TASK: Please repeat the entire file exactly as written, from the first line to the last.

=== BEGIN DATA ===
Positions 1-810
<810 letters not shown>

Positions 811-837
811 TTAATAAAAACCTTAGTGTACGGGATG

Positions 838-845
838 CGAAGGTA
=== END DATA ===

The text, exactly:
Positions 1-810
<810 letters not shown>

Positions 811-837
811 TTAATAAAAACCTTAGTGTACGGGATG

Positions 838-845
838 CGAAGGTA